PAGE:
The goal of Beijing’s maritime incursions is to make capitals throughout the region accept the permanent presence of Chinese boats and naval forces. In the case of the Philippines, Beijing has been eyeing the Scarborough Shoal, which it has essentially controlled since 2012, as its next base. This would directly threaten the Philippines and give China a powerful strategic position in the eastern South China Sea.

US policy versus Chinese strategy

The Obama administration found itself outmaneuvered as Beijing dramatically increased its presence and capabilities in the Asiatic Mediterranean. Futile protests against island building only encouraged the Chinese power-play, as did US hesitancy to commit to so-called ‘freedom of navigation’ operations (FONOPs) to assert the right of the United States to sail or fly in international waters and skies. By the end of the Obama administration, irresolution and the lack of willingness to challenge the Chinese led to a shift in the balance of power in the region. All this despite the ‘rebalance’ to Asia that formed the centerpiece of the Obama Asia strategy.

Donald Trump inherited a disadvantageous position in Asia, one which had dramatically deteriorated thanks both to America’s consuming focus on the Middle East after 9/11 and Obama’s rhetorically impressive but materially underwhelming policy. The new president came to office having vowed to end business as usual with Beijing. While Trump’s trade war with China attracted the lion’s share of attention, the military began flexing its muscles more, including conducting FONOPs near Chinese claimed territory on a nearly monthly basis. It was, in fact, a FONOP through the Taiwan Strait by the US Navy last month that Beijing claims spurred its current flurry of activity in the region.

The difference, of course, is that the United States does not claim any territory in the waters of eastern Asia. Instead, its goal is to prevent the rise of any hegemon that can dominate the ‘commons’ of the region’s waters and skies or which can unilaterally impose its policies on smaller nations. Indeed, since mid-19th century, when American diplomats first reached the Asia of the Ch’ing Dynasty and the Tokugawa shoguns, Washington’s goal has been to try and ensure a free and open Indo-Pacific region. Whether through the largely rhetorical Open Door Notes or via its sustained forward presence since 1945, Washington has attempted largely to act as a good faith broker. Its own colonial adventures in the Philippines, at the turn of the 20th century and its war in Vietnam only proved the exceptions to the rule.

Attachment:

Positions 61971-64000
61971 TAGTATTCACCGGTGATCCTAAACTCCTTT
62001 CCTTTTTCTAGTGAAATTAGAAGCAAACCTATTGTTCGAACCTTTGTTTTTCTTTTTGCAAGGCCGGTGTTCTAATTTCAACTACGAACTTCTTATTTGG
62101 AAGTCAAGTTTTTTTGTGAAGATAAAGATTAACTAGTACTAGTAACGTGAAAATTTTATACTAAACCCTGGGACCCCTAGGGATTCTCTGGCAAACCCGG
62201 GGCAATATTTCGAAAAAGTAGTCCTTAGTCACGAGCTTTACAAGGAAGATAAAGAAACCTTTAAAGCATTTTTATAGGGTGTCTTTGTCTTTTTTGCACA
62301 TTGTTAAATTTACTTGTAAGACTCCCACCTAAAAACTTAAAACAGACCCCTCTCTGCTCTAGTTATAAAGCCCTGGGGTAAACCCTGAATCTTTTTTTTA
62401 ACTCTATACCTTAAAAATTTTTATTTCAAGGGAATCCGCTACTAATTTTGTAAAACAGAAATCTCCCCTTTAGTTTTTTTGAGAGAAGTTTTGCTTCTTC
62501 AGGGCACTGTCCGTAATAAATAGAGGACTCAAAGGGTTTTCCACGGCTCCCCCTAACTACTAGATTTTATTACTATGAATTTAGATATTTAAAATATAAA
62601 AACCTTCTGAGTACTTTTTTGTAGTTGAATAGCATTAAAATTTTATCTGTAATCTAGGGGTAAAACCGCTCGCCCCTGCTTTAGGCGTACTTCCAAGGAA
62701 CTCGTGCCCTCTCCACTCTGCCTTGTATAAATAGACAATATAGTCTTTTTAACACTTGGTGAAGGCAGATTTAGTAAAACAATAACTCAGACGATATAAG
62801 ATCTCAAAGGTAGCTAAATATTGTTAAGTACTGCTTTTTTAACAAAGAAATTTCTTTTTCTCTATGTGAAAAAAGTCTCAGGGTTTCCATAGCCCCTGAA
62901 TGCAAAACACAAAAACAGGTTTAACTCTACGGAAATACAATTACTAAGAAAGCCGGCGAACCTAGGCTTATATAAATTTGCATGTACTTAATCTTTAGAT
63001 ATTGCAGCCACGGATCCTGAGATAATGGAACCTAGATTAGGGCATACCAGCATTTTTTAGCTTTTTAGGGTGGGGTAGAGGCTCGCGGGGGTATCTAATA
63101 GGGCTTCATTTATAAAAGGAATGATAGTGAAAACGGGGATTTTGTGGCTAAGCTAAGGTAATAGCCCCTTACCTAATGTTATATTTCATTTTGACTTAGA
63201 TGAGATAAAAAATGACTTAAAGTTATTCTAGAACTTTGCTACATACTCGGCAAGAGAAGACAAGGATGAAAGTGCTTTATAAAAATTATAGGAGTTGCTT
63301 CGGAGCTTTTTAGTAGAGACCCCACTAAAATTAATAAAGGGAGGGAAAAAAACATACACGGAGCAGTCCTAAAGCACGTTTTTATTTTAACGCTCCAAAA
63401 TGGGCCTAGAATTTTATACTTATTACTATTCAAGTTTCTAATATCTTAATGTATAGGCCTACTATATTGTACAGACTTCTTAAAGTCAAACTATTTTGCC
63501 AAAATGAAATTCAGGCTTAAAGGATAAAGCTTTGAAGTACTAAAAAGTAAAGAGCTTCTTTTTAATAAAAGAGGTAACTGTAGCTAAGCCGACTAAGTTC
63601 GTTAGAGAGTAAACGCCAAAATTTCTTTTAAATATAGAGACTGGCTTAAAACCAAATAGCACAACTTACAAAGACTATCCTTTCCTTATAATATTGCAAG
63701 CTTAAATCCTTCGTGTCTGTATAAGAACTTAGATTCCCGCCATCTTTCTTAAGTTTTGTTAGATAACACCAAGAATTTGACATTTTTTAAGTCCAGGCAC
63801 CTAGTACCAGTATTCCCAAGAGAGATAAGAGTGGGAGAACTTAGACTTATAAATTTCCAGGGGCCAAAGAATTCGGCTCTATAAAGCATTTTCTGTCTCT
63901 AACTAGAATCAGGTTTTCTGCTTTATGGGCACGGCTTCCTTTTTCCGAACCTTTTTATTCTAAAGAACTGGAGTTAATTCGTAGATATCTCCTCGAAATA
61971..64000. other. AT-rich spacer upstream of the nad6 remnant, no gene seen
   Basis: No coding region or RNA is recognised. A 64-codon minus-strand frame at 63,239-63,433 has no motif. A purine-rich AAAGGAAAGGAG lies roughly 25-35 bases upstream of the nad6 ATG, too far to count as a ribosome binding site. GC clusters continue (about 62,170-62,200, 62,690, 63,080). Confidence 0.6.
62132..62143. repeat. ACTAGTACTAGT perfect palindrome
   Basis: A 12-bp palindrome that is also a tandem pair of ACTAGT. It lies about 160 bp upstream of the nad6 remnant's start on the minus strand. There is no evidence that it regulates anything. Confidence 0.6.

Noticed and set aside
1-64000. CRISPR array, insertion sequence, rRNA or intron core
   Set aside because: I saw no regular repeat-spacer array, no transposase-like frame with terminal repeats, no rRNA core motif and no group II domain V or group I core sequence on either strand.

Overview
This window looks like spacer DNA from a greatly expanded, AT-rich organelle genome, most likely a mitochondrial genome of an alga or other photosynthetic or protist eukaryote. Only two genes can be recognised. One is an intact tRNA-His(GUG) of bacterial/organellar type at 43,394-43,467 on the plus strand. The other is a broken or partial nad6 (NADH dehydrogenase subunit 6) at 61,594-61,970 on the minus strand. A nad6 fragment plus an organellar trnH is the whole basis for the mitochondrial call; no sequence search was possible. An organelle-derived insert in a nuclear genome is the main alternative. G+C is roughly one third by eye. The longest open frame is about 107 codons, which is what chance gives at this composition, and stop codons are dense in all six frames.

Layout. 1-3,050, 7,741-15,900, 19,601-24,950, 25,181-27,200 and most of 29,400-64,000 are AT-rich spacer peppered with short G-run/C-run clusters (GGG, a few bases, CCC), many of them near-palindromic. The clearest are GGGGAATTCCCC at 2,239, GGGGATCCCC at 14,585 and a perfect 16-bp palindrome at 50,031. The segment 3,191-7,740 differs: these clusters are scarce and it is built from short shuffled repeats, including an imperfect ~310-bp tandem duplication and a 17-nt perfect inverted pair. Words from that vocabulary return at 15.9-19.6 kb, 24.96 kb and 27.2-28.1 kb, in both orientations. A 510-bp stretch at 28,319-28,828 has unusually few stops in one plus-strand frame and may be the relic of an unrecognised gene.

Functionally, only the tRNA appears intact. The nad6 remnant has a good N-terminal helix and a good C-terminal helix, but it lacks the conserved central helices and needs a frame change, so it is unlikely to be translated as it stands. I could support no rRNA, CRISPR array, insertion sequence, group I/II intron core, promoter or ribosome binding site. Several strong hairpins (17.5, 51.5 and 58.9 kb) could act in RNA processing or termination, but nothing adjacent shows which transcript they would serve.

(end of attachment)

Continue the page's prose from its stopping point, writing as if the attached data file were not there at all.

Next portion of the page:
Beijing, on the other hand, has openly talked about its historic claims to territory in the Asiatic Mediterranean, combining such fictive justifications with hard-nosed policies such as the ‘first’ and ‘second’ island-chain strategies for ensuring Chinese military dominance of crucial waterways. While Washington primarily thinks in terms of norms and rules for regional (and international) behavior, Beijing focuses on old-fashioned geostrategy, seeking to alter the geopolitical conditions that affect the region. Island building in the South China Sea is one geostrategy, designed to extend Chinese control over critical sea lanes of communication, access to resources, and the like.

Another geopolitical element in the strategy is the One Belt One Road (OBOR) initiative which, while largely land-based, is also comprised of an important maritime component, what some call the ‘maritime Silk Road’. This is an attempt to center Indian Ocean and southern Asian maritime trading routes on China, to some degree replicating centuries-old oceanic trading networks. Beijing has assiduously used OBOR development aid to increase its maritime access throughout the region, avoiding American-style demands that recipient nations improve their governance or human rights records.

In Sri Lanka, a Chinese state-owned enterprise recently took over managing the well-located Hambantota port, after the Sri Lankan government was unable to repay its Chinese loans. Ownership or access to ports in Myanmar, Bangladesh, Pakistan, Oman, Djibouti, Kenya and Tanzania allow for PLA Navy ships to maintain a constant presence along some of the globe’s most vital trading route. In Djibouti, Beijing has invested heavily and built a base near US Navy facilities. It has also laid a crucial undersea communications cable, giving Chinese companies a dominant position in Africa’s growing telecommunications network.

For Washington, with its largely unchanging policy of trying to ensure a free and open Indo-Pacific region, competing against Beijing’s carefully thought out strategy is a constant game of catch-up. Easy cash, military aid, surveillance tools and the like all are welcomed by governments throughout the region, making loftier goals like transparency, liberalism, and civil rights seem less important, if not fanciful.

The CCP’s global COVID propaganda campaign may make it even harder for the US to compete. Washington can better work with its liberal allies and partners, including Japan, Taiwan and South Korea, both to battle the coronavirus and to counter Beijing’s disinformation campaigns. The US is investing more in the Indo-Pacific, through such vehicles as Sen. Cory Gardner’s 2018 ‘Asia Reassurance Initiative Act’, to help spread liberal values but also build up the capacities of partner states and others to defend themselves against Chinese pressure.

The hard power competition between the US and Chinese militaries, however, is fated to continue, pandemic or no, for as long as the future of the Indo-Pacific hangs in the balance. Not shrinking from the goal of trying to nurture the conditions that ensure stability in Asia remains the irreducible element underpinning America’s role in the world’s most vital region.


Michael Auslin is a fellow at Stanford’s Hoover Institution and the author of Asia’s New Geopolitics.

See the full story of Geopolitical jockeying in a time of pandemic on Spectator USA.